Historic vessel wins golden ticket to star in Wonka blockbuster
- Credit: Nick Butcher
A floating museum is set to play a starring role in a Hollywood movie tracing the early life of Roald Dahl's Willy Wonka.
The Lydia Eva has arrived in Lyme Regis ready to play the passenger steamer that brings young Willy to England in the film directed by Paul King who made the Paddington movies.
And the guardians of the historic steam drifter say being scouted by Warner Brothers was like winning a golden ticket after being shut by Covid for more than a year.
The 91-year-old vessel, usually moored at Great Yarmouth's South Quay, was towed by tug at the movie makers' expense to the south coast - a journey of four days.
Acting ship's manager Ernie Artis said she was likely to be there until at least the end of October.
You may also want to watch:
Mr Artis said when they were first approached about casting the ship they thought it was a hoax.
By way of audition the film's director and stunt crew visited her in Yarmouth, spending about six hours measuring up for various scenes.
- 1 Norfolk beach ranked among world's top tourist attractions
- 2 'It's a big pain' - Third river crossing work leaves businessman frustrated
- 3 Do you recognise this man?
- 4 Ex-Charter Academy head known for discipline causing stir in new role
- 5 Out There Festival 2021 begins today
- 6 'I'm totally shocked' - metal railings stolen from Gorleston home
- 7 Can you spot yourself at Great Yarmouth Ladies Day?
- 8 Trainee probation officer shared intimate photos with convicted murderer
- 9 Can you help Harvey? Horse that brought lockdown cheer needs £8,000 surgery
- 10 Marathon man shows dedication to Gorleston landmark
They were reportedly thrilled to see a video of the engine working, chiming with the bygone era they were looking to recreate for the prequel movie which stars Timothee Chalamet as young Willy before he opened the famous chocolate factory.
"All we know is that she is going to convert her to look like a passenger vessels and that shots are going to be on deck and in the engine room and that all the stunts are being done on board," Mr Artis said.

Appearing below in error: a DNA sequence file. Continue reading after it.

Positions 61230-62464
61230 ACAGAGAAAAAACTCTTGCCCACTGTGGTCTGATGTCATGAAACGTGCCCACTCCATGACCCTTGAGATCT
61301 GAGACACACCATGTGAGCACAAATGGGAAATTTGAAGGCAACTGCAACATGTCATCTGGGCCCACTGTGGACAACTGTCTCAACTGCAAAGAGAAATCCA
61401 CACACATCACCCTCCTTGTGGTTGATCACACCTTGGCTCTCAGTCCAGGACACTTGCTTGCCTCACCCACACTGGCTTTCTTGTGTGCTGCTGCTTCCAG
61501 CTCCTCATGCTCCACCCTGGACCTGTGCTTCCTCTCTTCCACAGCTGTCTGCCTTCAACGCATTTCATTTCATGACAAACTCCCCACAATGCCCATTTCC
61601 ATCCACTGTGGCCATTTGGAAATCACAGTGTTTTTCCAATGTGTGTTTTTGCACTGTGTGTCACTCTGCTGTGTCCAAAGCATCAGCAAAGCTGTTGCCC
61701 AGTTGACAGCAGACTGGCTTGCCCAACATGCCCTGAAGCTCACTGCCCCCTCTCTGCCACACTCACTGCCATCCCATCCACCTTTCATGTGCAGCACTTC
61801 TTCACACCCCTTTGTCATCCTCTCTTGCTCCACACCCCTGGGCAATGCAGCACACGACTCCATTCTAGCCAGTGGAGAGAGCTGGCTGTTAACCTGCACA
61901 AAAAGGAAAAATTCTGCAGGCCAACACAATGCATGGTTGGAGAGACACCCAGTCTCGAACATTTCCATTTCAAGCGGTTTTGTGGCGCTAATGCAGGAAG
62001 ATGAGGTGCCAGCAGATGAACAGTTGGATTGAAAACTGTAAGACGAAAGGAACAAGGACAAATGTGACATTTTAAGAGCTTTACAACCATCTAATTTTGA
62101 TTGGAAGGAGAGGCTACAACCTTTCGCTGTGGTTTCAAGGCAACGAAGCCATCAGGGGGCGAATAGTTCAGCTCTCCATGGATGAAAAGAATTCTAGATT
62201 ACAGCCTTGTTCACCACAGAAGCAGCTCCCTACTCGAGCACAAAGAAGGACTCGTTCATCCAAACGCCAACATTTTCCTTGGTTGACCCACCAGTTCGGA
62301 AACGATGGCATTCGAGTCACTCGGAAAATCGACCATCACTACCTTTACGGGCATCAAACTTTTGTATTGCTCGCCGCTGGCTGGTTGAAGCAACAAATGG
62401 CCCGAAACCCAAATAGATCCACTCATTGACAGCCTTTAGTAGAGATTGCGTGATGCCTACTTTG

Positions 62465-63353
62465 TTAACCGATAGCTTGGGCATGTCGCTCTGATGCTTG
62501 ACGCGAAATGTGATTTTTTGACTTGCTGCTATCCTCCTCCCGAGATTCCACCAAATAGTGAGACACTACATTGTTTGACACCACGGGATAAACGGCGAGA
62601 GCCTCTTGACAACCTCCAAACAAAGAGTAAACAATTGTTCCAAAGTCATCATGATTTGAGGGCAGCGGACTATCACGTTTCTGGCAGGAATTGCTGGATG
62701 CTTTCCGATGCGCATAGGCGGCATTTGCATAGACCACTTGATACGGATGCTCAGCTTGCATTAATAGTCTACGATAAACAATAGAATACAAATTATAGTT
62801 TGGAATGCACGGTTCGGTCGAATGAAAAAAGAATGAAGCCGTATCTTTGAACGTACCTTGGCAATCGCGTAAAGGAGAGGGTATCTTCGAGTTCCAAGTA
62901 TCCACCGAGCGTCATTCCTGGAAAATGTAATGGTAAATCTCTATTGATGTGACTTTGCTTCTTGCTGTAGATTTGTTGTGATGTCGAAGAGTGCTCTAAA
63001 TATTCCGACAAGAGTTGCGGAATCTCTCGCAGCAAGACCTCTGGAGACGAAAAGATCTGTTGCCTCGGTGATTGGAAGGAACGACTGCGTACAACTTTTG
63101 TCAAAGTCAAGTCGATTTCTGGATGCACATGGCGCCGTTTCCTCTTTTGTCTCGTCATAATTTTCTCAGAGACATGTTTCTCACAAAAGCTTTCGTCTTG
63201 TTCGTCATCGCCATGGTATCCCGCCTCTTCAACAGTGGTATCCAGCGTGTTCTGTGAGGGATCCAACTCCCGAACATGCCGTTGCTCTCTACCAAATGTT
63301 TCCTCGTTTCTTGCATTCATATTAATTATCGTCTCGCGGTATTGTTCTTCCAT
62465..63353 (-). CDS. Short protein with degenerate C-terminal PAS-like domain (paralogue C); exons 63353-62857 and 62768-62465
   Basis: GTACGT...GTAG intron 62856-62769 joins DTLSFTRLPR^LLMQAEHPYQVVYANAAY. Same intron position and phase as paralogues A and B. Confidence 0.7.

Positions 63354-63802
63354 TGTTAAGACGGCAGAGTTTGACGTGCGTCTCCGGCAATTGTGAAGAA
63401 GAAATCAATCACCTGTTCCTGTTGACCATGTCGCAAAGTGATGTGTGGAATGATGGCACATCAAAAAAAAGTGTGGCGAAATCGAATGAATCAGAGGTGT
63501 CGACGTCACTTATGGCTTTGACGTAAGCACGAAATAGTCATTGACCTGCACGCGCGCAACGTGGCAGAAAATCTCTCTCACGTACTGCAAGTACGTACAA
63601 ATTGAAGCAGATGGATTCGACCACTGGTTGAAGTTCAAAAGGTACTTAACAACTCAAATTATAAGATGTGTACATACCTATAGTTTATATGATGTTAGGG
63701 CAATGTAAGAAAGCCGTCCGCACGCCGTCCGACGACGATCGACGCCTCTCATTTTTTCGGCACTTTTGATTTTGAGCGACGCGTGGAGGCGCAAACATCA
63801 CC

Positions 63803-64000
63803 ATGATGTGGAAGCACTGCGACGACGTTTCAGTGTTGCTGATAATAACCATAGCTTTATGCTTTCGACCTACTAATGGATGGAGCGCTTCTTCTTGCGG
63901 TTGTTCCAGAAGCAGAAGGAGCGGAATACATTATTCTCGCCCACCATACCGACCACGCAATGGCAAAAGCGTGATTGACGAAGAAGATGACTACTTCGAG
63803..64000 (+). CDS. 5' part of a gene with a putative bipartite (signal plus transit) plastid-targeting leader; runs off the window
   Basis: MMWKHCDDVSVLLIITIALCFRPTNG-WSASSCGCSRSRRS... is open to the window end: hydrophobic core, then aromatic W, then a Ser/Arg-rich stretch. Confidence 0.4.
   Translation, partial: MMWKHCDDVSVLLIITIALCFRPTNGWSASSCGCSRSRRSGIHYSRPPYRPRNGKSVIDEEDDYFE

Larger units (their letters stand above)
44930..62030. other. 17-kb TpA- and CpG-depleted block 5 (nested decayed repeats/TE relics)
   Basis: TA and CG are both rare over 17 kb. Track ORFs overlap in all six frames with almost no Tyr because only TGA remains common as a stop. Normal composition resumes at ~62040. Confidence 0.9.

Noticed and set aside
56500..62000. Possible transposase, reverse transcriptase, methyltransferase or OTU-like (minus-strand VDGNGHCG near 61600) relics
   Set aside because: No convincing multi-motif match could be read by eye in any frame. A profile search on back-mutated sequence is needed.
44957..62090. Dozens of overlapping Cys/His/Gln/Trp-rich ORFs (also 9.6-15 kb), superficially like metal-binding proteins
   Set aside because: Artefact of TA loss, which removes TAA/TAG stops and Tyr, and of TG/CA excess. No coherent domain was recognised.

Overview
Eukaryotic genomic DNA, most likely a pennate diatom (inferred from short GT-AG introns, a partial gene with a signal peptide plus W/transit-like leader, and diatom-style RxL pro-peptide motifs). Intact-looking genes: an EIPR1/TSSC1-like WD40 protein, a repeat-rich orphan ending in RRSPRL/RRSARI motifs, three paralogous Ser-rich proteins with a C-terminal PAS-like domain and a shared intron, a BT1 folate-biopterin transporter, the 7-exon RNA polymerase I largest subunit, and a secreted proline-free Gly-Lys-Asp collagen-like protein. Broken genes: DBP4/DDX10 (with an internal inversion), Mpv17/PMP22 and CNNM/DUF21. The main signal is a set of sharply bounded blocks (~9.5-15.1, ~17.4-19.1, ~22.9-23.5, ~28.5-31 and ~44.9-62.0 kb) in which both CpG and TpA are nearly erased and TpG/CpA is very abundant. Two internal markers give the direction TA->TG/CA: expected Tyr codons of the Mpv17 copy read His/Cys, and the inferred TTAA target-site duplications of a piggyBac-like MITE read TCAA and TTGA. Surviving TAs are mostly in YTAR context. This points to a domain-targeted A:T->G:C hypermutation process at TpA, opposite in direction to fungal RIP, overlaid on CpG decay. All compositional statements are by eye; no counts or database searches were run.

She was towed as a "dead" ship with no-one on board, although former trust treasurer Mark Waltham is in Lyme Regis to advise the film makers.
Warner Brother's were making a donation to the trust for the use of the herring drifter, which was likely to be "very lucrative."
The casting came as the boat faced extra bills of £60,000 for an annual inspection and survey, and new gangway.
"It is going to give us the money back we have lost," Mr Artis said, adding that the trust was thrilled the boat was set to have its moment in the movie spotlight, the exposure likely to win it a new crop of fans.
The filming schedule means the Lydia Eva and Mincarlo Charitable Trust will have to delay the scattering of ashes for valued supporter Ivor Halsey who died this year. The trust has also lost key crew and volunteers Sean Baker, Les Summerfield and John Nobbs.
Made in Great Yarmouth
Hollywood is the biggest and most influential movie industry in the world, as well as the oldest, releasing more than 700 English language films a year.
And Great Yarmouth has enjoyed its fair share of moments in the cinema spotlight.
Last year windfarm vessel Iceni Revenge appeared in another Warner Bros Hollywood blockbuster, Tenet. A sequence involving the craft features in the movie trailer
Norfolk as a whole has seen a good slice of movie action with at least nine blockbusters shot in the county.